In Yoga Sutra 2.29, Patanjali lists the Ashtanga method:
Yama niyama asana pranayama pratyahara dharana dhyana Samadhi astau angani.
Translation: The Eight Limbs of Union are self-restraint in actions, fixed observance, posture, regulation of energy, mind-control in sense engagements, concentration, meditation, and realization.
In short, this 8 Limb method involves ethics, self-development, physical poses, breathing practices and meditation. This is yoga’s method for slowing our stream of thoughts to the point where we can let them go.
Below is a brief interpretation and translation of the 8 Limb method of the Yoga Sutras. Translation provided by Sacred Texts – http://www.sacred-texts.com/hin/yogasutr.htm.
Please keep in mind: the goal of this interpretation is simplicity. Each sutra can be discussed and debated endlessly. Treat this rather as a starting point, a frame of reference for beginning your yoga journey.
The five yamas are non-harming, truthfulness, non-stealing, celibacy and non-possessiveness.
The first three yamas – Ahimsa, Satya and Asteya – can be interpreted as ethical practices that help restrain internal unethical behavior.
The final two yamas can be interpreted as external restraints. The 4th is Brahmacharya, or restraint from sexual desire. The 5th is Aparigraha, or restraint from material attachment:
The five niyamas are cleanliness, contentment, discipline, self-study and surrender to a higher power.
The first niyamas – Saucha – can be interpreted as keeping our body clean and space around us uncluttered.
The second and third niyamas – Santosha and Tapas – can be seen as finding the right balance between contentment and discipline. One interpretation is to balance (engage and rest) our 4 energy domains: physically, emotionally, mentally and spiritually.
The final two niyamas – Svadhyaya and Ishvara Pranidhana – can be interpreted self-reflection (inner exploration) and study of something bigger than ourselves (outer exploration):
In the Yoga Sutras, there’s no instruction regarding the physical poses of yoga.
Instead, we are given one principle that connects all the varied poses together: postures should be “steady and comfortable.” This can also be understood as “relaxed but firm.”
Patanjali notes that our physical body is to be trained in the 3rd Limb. He also reminds us in Yoga Sutra 2.47 that the 3rd Limb is also a time to give our thinking mind rest:
Prana means “life force.” Similar to the concept to chi or qi. Yama means “to lengthen.” We can interpret this as regulating our body’s energy through controlled breathing techniques.
The 4th Limb involves breathing practices that help regulate our energy. This makes it easier for a focused meditation practice, as noted in Yoga Sutra 2.53:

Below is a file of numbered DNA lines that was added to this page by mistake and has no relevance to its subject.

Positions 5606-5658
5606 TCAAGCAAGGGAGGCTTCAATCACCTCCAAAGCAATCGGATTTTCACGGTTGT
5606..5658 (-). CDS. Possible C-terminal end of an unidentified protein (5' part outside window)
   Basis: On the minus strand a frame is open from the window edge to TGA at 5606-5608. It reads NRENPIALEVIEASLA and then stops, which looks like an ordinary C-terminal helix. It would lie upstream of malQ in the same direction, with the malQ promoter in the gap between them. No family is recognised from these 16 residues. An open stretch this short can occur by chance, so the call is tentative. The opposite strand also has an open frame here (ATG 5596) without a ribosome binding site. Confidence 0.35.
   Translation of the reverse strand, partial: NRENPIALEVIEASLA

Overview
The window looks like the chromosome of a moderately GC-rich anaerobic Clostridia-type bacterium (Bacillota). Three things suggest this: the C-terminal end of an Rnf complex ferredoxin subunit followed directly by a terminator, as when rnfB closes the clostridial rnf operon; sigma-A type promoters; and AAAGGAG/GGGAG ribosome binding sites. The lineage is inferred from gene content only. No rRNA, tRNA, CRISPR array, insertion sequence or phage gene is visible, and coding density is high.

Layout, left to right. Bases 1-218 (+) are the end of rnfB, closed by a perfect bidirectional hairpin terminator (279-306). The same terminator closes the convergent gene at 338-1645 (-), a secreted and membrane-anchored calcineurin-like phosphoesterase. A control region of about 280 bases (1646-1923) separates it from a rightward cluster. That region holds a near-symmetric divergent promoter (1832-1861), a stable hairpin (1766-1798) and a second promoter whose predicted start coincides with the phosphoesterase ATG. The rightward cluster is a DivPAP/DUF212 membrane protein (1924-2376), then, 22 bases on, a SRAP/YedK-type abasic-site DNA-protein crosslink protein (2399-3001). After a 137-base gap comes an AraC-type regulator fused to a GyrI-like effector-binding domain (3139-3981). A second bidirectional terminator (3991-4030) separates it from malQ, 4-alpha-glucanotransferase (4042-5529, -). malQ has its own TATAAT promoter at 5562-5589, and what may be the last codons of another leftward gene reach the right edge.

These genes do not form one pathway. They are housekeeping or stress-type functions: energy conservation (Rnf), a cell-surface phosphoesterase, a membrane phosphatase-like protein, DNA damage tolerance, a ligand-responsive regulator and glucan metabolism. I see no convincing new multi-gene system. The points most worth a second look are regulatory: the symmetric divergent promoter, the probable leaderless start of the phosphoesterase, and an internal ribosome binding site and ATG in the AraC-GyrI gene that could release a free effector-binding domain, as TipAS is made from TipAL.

In the 5th Limb, our body becomes still. We now want to bring deeper awareness to the sensations in our body, and allow them to relax more deeply.
The 6th Limb deepens our focus on a single point. This can be interpreted as focusing our mind completely on our breath.
Through intense focus on our breath, we can begin to train our mind. We can look at our thoughts more objectively. This practice helps us switch from the participant of our thoughts to the observer of our thoughts. Over time, we are able to bring this “observer experience” with us off the mat and into our everyday lives:
The 7th Limb is the deepest state of meditation. In earlier practices, we let go of our thoughts and feelings. We focus on our senses in the 5th Limb. Next, we train our focus intensely on our breath.
Now, in this deepest state of meditation (7th Limb), we shift the focus on the subtler sensations in our body. With this deep focus, we can catch a glimpse of the subtlest sensations in our body rising and passing.
Rather than being distracted by loudest sensations in our body, we train ourselves to focus deeply on one point. We are not distracted by other stronger sensations in other parts of the body that would otherwise divert our attention.
With enough practice, we begin to discover a sensation at our point of focus. We may notice it rising. And sooner or later, passing. We bring new awareness to a subtler sensation in the present moment where previously we were unaware. Then we move our attention to a new point of focus, and repeat.
We learn firsthand through this practice that our sensations have an impermanent quality. We shouldn’t become attached to them. Like thoughts, they rise and pass.
With disciplined practice over time, we slowly train our mind to let go of attachment to our most visceral experience in life – our own senses. Over time, we are able to bring this detached awareness to our lives off the mat:
By letting go of our attachment to our thoughts, feelings and senses at the deepest level, we have by default let go of our wandering mind. We are no longer moved by it. We have connected to our deeper Self, and experienced the phenomenon of union:
As we all know: theory is basic, practice is advanced. So how do we apply this theory?